• Stamens: Five to twelve. In staminate flowers exserted, in pistillate short, often wanting.
  • Pistil: Ovary inferior, one to two-celled; style stout, exserted, reflexed above the middle. Entirely wanting in sterile flower. Ovules, one in each cell.
  • Fruit: Fleshy drupe, one to three from each flower cluster. Ovoid, two-thirds of an inch long, dark blue, acid. Stone more or less ridged. October.[3]

Distribution[edit]

Nyssa sylvatica grows in various uplands and in alluvial stream bottoms from southwestern Maine and New York, to extreme southern Ontario, central Michigan, Illinois, and central Missouri, south to southern Florida, eastern Texas, and eastern Oklahoma. It also occurs locally in central and southern Mexico.[4] Optimum development is made on lower slopes and terraces in the Southeastern United States.[5]

Ecology[edit]

Nyssa sylvatica is found in a variety of upland and wetland habitats in its extensive range. Its flowers are an important source of honey and its fruits are important to many bird species. Hollow trunks provide nesting or denning opportunities for bees and various mammals. It is the longest living non-clonal flowering plant in Eastern North America, capable of obtaining ages of over 650 years.[6]

Habitats[edit]

Nyssa sylvatica is found in a wide range of climates, due to its extensive distribution. It commonly grows in both the creek bottoms of the southern coastal plains to altitudes of about 900 meters (3000 ft) in the Southern Appalachians. These trees grow best on well-drained, light-textured soils on the low ridges of second bottoms and on the high flats of silty alluvium. In the uplands it grows best on the loams and clay loams of lower slopes and coves.

The species occurs 35 different forest cover types.[citation needed] When found on drier upper slopes and ridges, it is seldom of log size or quality.[citation needed]

Wildlife[edit]

Nyssa sylvatica with mature fruit, starting to show fall coloring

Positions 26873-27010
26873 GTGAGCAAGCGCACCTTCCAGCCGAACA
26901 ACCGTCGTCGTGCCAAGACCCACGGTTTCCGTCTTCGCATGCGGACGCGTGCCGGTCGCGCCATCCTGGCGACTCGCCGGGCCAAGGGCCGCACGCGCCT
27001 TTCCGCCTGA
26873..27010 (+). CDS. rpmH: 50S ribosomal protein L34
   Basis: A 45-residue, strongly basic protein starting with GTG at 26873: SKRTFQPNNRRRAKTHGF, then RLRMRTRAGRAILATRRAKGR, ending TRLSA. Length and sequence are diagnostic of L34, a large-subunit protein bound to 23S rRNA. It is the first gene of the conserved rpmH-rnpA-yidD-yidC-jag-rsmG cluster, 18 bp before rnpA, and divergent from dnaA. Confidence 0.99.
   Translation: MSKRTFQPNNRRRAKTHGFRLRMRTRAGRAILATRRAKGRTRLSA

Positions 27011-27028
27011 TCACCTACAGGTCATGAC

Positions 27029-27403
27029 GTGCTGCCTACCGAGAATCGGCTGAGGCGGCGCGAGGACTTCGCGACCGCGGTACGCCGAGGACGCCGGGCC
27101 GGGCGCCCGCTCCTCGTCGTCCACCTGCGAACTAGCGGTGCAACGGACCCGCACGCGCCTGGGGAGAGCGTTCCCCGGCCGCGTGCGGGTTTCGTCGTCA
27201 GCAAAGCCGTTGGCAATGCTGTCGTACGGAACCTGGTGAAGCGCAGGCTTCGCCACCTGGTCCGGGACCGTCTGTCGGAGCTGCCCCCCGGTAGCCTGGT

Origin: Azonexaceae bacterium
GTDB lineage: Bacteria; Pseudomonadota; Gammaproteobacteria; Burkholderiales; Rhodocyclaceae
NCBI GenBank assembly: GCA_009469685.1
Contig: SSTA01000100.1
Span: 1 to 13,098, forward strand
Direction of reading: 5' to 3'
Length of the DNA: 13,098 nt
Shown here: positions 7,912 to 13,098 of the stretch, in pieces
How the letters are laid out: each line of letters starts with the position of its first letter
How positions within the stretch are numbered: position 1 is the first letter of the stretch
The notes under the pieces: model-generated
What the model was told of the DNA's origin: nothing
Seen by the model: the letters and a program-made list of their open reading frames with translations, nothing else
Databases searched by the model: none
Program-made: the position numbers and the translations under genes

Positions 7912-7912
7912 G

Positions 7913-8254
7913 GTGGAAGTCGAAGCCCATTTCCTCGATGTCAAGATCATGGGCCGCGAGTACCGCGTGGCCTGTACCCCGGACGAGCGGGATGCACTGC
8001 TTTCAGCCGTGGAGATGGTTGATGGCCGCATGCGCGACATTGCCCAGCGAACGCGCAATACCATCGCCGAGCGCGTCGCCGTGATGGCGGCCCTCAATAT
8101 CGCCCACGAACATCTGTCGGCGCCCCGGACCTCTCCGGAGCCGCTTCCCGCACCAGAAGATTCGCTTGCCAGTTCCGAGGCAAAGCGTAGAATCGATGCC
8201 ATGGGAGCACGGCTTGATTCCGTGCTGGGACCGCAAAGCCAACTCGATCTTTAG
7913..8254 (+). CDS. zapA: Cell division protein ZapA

Nyssa sylvatica is an important food source for many migrating birds in the fall. Its early color change (foliar fruit flagging) is thought to attract birds to the available fruit, which ripen before many other fall fruits and berries. The fruit is quite marked, dark blue, in clusters of two or three. The sour fruits are eagerly sought by many kinds of birds, including: American Robin, Swainson's Thrush, Gray-cheeked Thrush, Hermit Thrush, Wood Thrush, Northern Cardinal, Northern Mockingbird, Blue Jay, Red-bellied Woodpecker, Yellow-bellied Sapsucker, Northern Flicker, Pileated Woodpecker, Eastern Phoebe, Brown Thrasher, Eastern Bluebird, European Starling, Scarlet Tanager, Gray Catbird, Cedar Waxwing, and American Crow,[citation needed] all primarily eastern North American birds migrating or residing year-round within the tree's range.

The limbs of these trees often deteriorate early, and the decayed holes make excellent dens for squirrels, raccoons, Virginia Opossums, as well as nesting sites for honeybees.

Uses[edit]

Nyssa sylvatica street tree turning scarlet in autumn in West Point, N.Y.

Cultivation[edit]

Nyssa sylvatica is cultivated as an ornamental tree in parks and large gardens, where it is often used as a specimen or shade tree. The tree is best when grown in sheltered but not crowded positions, developing a pyramidal shape in youth, and spreading with age. The stem rises to the summit of the tree in one tapering unbroken shaft, the branches come out at right angles to the trunk and either extend horizontally or droop a little, making a long-narrow, cone-like head.

The leaves are short-petioled and so have little individual motion, but the branches sway as a whole. The spray is fine and abundant and lies horizontally so that the foliage arrangement is not unlike that of the beech (Fagus). Its often spectacular autumnal coloring, with intense reds to purples, is highly valued in landscape settings. It is the most fiery and brilliant of the 'brilliant group' that includes maple, dogwood, sassafras, and sweet gum, as well as various species of tupelo.[3]

Honey production[edit]

Nyssa sylvatica is a major source of wild honey in many areas within its range. Hollow sections of black tupelo trunks were formerly used as bee gums by beekeepers.[citation needed]

Wood[edit]

The wood of Nyssa sylvatica is heavy, hard, cross-grained, and difficult to split, especially after drying. This resistance to splitting led to its use for making mauls[disambiguation needed], pulleys, wheel hubs, agricultural rollers, bowls, and paving blocks.[1] The wood is also used for pallets, rough floors, pulpwood, and firewood.

References[edit]

  1. ^ a b c d e f g Werthner, William B. (1935). Some American Trees: An intimate study of native Ohio trees. New York: The Macmillan Company. pp. xviii + 398 pp. 
  2. ^ New Oxford American Dictionary, 2nd Edition. 
  3. ^ a b Keeler, Harriet L. (1900). Our Native Trees and How to Identify Them. New York: Charles Scriber's Sons. pp. 186–189. 
  4. ^ Coladonato, Milo 1992. Nyssa sylvatica. In: Fire Effects Information System, [Online]. U.S. Department of Agriculture, Forest Service, Rocky Mountain Research Station, Fire Sciences Laboratory. Retrieved 2012-09-30.
  5. ^ “Black Tupelo” US Forest Service. Retrieved 2012-09-30.
  6. ^ http://www.ldeo.columbia.edu/~adk/oldlisteast/#spp Eastern OLDLIST

External links[edit]